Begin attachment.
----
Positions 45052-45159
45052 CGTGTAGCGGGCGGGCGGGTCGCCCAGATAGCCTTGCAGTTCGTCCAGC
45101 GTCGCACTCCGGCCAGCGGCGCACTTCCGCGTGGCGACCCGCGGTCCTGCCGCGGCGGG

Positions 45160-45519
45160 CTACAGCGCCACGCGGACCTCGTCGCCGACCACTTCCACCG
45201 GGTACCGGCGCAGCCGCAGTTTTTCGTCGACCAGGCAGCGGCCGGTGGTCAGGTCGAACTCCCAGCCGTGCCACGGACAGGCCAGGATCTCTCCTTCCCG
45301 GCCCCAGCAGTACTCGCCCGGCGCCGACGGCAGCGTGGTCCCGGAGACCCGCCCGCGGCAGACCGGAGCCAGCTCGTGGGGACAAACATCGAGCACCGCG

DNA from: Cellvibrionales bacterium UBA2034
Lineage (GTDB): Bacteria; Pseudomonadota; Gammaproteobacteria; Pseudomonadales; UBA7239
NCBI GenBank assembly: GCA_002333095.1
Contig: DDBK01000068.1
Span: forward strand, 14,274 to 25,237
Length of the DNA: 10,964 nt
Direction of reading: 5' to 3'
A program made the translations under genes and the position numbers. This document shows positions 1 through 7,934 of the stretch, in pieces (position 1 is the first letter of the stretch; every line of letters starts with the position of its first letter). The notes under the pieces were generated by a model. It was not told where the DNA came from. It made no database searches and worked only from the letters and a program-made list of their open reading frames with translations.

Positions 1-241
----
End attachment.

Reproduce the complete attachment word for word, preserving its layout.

Positions 45052-45159
45052 CGTGTAGCGGGCGGGCGGGTCGCCCAGATAGCCTTGCAGTTCGTCCAGC
45101 GTCGCACTCCGGCCAGCGGCGCACTTCCGCGTGGCGACCCGCGGTCCTGCCGCGGCGGG

Positions 45160-45519
45160 CTACAGCGCCACGCGGACCTCGTCGCCGACCACTTCCACCG
45201 GGTACCGGCGCAGCCGCAGTTTTTCGTCGACCAGGCAGCGGCCGGTGGTCAGGTCGAACTCCCAGCCGTGCCACGGACAGGCCAGGATCTCTCCTTCCCG
45301 GCCCCAGCAGTACTCGCCCGGCGCCGACGGCAGCGTGGTCCCGGAGACCCGCCCGCGGCAGACCGGAGCCAGCTCGTGGGGACAAACATCGAGCACCGCG

DNA from: Cellvibrionales bacterium UBA2034
Lineage (GTDB): Bacteria; Pseudomonadota; Gammaproteobacteria; Pseudomonadales; UBA7239
NCBI GenBank assembly: GCA_002333095.1
Contig: DDBK01000068.1
Span: forward strand, 14,274 to 25,237
Length of the DNA: 10,964 nt
Direction of reading: 5' to 3'
A program made the translations under genes and the position numbers. This document shows positions 1 through 7,934 of the stretch, in pieces (position 1 is the first letter of the stretch; every line of letters starts with the position of its first letter). The notes under the pieces were generated by a model. It was not told where the DNA came from. It made no database searches and worked only from the letters and a program-made list of their open reading frames with translations.

Positions 1-241